You may have not felt the evolution of the logistics industry over the past 20 years, but just think about it. Just now Jack mentioned that you could send a parcel from Beijing to Shanghai for 6 or 7 yuan. Over the past 20 years, logistics has not increased in price. On the contrary, it has decreased --- from 20 yuan to 6-7 yuan.


All things considered, logistics is built on the backs of many, many people. I remember when my daughter was born 16 years ago. At that time, we had a full-time helper and we paid her 300 yuan. Today’s helpers are paid at least 5000 yuan. Our basic labor force cost has increased at least 15x.


Here’s another one. If you drove 20 years ago, gasoline at that time would cost you 1-2 yuan per liter.  Today we’re at 7 yuan per liter, an increase of at least 3x.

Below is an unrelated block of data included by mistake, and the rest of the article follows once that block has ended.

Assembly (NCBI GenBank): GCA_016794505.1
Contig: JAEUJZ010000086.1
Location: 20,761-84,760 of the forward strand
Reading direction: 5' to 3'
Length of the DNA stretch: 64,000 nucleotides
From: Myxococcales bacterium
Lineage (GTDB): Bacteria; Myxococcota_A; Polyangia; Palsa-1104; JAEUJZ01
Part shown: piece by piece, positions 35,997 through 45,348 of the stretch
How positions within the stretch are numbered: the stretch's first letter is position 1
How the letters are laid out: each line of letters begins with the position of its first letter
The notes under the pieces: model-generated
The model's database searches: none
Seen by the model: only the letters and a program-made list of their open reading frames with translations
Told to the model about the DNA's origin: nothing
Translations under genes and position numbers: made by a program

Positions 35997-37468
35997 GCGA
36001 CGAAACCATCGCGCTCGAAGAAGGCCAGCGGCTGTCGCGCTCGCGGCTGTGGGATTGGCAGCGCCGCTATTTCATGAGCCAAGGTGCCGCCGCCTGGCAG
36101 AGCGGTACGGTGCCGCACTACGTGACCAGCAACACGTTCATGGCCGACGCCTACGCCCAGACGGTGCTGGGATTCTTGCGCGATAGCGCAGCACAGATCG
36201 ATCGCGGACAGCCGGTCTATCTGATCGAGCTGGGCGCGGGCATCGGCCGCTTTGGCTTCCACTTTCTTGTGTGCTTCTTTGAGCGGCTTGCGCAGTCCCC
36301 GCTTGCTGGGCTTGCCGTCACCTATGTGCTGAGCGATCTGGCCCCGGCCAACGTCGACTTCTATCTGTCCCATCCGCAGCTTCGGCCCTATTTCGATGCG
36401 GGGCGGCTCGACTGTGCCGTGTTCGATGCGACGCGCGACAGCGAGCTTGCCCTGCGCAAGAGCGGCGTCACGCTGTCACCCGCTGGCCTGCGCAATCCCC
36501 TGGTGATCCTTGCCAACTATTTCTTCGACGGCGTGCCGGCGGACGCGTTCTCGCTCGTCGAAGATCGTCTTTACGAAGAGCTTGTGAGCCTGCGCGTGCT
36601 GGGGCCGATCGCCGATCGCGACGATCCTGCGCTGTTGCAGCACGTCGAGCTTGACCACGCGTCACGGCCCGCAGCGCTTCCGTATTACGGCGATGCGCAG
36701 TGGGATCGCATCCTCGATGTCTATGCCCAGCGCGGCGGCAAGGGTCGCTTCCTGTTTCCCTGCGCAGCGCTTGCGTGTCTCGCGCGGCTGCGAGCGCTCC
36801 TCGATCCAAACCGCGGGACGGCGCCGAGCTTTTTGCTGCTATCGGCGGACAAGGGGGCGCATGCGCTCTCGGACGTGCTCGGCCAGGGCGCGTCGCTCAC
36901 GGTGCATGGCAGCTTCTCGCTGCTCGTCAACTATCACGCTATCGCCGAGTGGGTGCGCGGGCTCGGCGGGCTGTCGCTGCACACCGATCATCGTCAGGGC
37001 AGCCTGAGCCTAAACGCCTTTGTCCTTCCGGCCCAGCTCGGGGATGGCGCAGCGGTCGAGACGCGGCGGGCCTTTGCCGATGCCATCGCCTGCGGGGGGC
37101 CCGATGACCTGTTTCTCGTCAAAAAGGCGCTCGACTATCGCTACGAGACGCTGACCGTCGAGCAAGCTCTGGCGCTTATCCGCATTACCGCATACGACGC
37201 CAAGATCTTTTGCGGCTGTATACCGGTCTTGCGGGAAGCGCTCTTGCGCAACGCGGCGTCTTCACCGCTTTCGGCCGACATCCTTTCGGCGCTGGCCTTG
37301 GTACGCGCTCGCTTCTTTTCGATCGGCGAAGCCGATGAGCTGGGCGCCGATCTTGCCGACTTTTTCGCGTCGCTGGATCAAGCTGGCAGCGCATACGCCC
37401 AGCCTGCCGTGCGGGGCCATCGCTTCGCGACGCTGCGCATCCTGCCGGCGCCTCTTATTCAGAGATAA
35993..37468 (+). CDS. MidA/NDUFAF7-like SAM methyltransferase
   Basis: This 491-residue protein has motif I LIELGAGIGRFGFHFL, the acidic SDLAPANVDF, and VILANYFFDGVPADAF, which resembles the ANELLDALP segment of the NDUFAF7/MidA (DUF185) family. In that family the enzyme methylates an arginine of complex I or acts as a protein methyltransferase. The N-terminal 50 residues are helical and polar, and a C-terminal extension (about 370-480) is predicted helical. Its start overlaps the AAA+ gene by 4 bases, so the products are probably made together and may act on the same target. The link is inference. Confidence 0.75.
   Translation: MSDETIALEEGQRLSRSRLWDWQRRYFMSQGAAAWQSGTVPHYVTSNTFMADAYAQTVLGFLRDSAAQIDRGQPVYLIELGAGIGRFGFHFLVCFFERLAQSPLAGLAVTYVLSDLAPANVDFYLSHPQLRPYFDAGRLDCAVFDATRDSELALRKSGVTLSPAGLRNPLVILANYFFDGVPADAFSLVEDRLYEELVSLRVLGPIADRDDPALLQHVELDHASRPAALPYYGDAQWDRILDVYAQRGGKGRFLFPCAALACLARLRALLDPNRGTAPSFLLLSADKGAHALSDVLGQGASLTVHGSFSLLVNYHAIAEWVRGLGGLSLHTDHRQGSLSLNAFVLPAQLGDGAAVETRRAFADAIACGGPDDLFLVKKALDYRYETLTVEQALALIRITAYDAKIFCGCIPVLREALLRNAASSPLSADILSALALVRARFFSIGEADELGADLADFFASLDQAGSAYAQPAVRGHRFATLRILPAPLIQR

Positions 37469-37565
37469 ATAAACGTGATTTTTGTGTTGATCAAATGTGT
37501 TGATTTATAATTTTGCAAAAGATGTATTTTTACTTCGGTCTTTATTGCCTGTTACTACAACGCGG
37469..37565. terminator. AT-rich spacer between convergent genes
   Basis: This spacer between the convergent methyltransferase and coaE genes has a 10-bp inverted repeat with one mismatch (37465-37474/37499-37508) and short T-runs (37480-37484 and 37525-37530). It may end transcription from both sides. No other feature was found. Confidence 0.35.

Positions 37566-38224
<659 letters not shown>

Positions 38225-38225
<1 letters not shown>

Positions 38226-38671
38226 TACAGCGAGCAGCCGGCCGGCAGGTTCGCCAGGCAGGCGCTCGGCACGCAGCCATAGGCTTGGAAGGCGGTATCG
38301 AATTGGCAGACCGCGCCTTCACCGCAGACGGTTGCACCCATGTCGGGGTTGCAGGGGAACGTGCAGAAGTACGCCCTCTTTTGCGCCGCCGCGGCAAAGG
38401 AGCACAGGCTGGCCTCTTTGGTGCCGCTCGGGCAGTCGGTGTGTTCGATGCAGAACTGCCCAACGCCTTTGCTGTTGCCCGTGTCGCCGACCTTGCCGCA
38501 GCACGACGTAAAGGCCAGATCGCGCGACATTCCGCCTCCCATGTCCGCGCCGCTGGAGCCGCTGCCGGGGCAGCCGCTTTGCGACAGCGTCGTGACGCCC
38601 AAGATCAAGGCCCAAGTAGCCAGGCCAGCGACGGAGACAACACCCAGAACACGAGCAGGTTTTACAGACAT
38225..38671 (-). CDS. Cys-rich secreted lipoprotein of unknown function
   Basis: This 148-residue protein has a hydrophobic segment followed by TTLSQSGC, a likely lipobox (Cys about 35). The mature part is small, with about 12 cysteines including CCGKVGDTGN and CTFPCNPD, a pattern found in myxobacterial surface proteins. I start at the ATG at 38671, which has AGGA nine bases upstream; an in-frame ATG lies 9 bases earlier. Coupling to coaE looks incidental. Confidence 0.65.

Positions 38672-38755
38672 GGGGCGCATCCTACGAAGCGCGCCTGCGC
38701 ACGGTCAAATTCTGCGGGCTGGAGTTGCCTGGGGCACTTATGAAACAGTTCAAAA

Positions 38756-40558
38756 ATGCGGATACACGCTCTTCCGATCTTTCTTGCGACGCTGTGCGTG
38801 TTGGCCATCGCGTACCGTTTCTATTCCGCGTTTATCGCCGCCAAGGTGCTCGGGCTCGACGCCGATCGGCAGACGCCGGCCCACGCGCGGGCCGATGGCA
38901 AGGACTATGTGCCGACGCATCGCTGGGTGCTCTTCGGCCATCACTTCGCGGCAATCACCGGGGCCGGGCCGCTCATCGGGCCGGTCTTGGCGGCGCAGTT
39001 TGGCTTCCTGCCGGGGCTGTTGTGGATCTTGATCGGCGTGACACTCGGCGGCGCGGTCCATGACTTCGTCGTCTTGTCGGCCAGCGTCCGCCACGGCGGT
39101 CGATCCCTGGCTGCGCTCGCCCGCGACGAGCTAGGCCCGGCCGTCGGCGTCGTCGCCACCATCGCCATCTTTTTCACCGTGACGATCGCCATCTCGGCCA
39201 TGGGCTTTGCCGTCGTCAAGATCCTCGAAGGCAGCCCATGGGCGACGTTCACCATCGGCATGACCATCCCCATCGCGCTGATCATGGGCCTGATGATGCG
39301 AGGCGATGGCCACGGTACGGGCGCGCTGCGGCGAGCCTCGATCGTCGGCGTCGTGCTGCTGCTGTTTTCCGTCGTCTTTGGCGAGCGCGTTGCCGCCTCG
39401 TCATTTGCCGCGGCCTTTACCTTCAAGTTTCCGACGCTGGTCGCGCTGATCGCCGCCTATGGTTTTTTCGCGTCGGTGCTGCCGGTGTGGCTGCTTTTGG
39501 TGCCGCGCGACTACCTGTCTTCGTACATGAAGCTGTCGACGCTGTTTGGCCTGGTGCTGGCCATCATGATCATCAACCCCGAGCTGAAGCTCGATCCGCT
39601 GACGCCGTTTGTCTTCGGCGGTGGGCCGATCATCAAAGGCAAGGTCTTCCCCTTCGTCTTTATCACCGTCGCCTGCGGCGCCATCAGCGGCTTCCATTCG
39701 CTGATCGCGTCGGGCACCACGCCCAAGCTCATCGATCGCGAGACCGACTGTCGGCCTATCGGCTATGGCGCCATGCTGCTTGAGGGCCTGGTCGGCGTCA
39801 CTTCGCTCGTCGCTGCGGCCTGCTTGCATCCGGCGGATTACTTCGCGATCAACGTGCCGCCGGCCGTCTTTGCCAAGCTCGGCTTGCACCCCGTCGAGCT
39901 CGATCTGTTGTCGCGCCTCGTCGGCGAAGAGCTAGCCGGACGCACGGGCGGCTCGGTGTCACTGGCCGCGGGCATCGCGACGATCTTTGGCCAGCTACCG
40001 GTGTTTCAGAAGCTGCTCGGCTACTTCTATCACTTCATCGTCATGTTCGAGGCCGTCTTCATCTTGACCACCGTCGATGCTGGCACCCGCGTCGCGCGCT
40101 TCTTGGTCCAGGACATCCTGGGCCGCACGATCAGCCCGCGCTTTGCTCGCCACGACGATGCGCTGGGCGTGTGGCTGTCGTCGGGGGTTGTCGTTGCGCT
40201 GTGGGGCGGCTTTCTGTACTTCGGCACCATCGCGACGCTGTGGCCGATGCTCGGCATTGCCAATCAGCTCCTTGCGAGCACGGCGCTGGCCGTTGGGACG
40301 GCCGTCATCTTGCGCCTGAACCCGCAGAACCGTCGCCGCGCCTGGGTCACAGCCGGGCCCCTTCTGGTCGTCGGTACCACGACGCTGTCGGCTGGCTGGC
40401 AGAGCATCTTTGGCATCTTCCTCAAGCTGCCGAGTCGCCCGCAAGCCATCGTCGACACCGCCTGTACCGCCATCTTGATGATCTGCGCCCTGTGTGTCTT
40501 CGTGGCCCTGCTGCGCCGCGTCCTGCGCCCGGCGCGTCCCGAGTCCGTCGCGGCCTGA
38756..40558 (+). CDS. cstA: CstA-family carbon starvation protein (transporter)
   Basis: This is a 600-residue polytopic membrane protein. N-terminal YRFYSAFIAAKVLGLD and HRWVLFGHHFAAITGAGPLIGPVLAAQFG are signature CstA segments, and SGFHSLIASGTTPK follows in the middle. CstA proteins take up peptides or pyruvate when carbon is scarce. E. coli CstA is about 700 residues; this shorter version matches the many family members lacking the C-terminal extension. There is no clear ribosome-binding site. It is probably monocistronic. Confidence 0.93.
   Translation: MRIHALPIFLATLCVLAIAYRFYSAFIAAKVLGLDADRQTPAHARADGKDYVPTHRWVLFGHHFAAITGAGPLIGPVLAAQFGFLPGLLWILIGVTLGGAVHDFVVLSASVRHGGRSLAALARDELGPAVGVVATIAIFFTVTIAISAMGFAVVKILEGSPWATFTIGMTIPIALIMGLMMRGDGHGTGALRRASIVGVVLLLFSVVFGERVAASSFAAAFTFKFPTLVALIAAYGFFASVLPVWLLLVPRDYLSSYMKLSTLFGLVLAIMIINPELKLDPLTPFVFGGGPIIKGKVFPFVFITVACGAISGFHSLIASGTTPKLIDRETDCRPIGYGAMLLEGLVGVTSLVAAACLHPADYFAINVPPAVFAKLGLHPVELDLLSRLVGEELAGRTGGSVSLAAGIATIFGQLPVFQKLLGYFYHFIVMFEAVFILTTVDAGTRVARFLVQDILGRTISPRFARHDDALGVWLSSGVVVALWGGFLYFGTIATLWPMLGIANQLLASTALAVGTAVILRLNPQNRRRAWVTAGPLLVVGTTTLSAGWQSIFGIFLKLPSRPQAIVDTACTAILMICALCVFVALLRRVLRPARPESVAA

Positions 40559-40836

Resources and labor have risen several times over. Logistics, on the other hand, hasn’t just not increased, it has dropped. What this means is that this industry has been operating incredibly efficiently, in extreme, over the past 20 years.


Let me show you a picture that basically explains what I have just explained. In the past 20 years, whereas labor and energy prices have risen tremendously, how is it that logistics continues to provide us with very cost-effective services?


This is the G7 highway [a highway in China that was formerly the Silk Road]. I took this shot when I drove it with my team last year.  I don’t know if you’ve ever taken the G7. This picture is at the northernmost end of the road. If you keep going another 200 km, you’ll have left China. I guess most of you don’t have any particular impression of Mt. Wula, but the highways there are stunning.